I think you see a lot of that in his charitable oversight. If you really think about what the core of him looking at the charities was and is about, it’s what are the charities doing that’s charitable? What are they doing to justify this very-significant tax break that they get? How’s that going?
When you look at all the oversight, it never really strayed that far from those points. What are we getting? What’s the bang for the buck? What’s the value that we’re getting?
It’s the “grandmother test” that you would invoke. Can you explain to your grandmother and have her think, Yeah, that’s a charitable activity—where Grandma will say, Sure, that makes sense, we’re helping these people. As opposed to, Wait, what are we doing, what’s going on here?
Hartmann: Sounds like you might miss the Senate, like you’d consider going back.
Zerbe: I go back and forth. I am very fortunate with the work I have now. It’s very enjoyable. It’s kind of fun. I get to do the whistleblower work, and that’s a wild ride every day, and then the alliantgroup has been very fun to be part of. It was about 100 people when I started. Now, it’s around 900 to 1,000 people. I don’t want to make it sound like I’m the guy that that made that all happen, but it’s been fun to be part of a big, growing group that’s dedicated to helping small and medium businesses here in this country. That’s been a lot of fun. I have two small children and I get to spend time with them, as well, too.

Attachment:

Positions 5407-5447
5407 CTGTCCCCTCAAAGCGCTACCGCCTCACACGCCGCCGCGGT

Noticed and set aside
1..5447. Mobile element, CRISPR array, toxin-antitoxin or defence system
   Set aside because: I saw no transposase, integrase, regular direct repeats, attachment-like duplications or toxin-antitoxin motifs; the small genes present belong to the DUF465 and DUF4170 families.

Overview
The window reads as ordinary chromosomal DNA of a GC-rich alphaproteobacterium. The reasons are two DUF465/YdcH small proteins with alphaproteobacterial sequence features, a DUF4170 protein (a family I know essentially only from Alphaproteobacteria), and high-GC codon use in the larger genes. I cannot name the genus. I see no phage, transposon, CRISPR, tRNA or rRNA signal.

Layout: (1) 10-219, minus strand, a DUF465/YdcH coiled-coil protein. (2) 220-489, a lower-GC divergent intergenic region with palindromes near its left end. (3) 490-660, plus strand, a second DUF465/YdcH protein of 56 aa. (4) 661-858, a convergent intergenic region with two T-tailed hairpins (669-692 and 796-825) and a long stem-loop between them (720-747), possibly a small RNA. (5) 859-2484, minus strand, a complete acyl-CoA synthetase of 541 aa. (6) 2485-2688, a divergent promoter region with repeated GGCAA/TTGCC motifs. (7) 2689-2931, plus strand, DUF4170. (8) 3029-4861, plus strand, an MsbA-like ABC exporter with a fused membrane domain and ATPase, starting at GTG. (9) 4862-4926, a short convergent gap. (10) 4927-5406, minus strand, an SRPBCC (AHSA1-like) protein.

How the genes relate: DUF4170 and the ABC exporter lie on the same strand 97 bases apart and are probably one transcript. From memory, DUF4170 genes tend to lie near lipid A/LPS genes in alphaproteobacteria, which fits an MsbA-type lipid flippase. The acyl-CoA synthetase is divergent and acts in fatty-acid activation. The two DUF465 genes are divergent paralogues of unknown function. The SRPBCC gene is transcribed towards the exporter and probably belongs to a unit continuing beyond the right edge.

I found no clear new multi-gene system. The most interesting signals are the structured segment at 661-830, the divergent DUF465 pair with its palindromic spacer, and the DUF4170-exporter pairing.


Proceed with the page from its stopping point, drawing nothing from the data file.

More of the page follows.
The Senate is a lot of grind work. I worked hard. I remember my immediate superior was a guy named Mark Prater, who was the chief tax counsel. We’d be leaving at midnight and he’d still be there until two in the morning. It’s a lot of hard work that these folks are putting in.
It is enjoyable, though. I don’t know if I could quite be part of it the way it all goes now, with people tweeting at you all time and so forth. Folks who are up there whom I respect a lot, they go along with it.
But, yeah, there are certain things you could do and these could be exciting times. There are always thinks on your to-do list and you don’t want to later think, Why didn’t we look at this?
There’s lots of good folks out there doing good work, and I still talk to them a lot. I still feel I can give folks ideas or thoughts on areas they might want to look at. I’m pleased that the good work continues and am always happy to give them my two cents on some of the larger issues.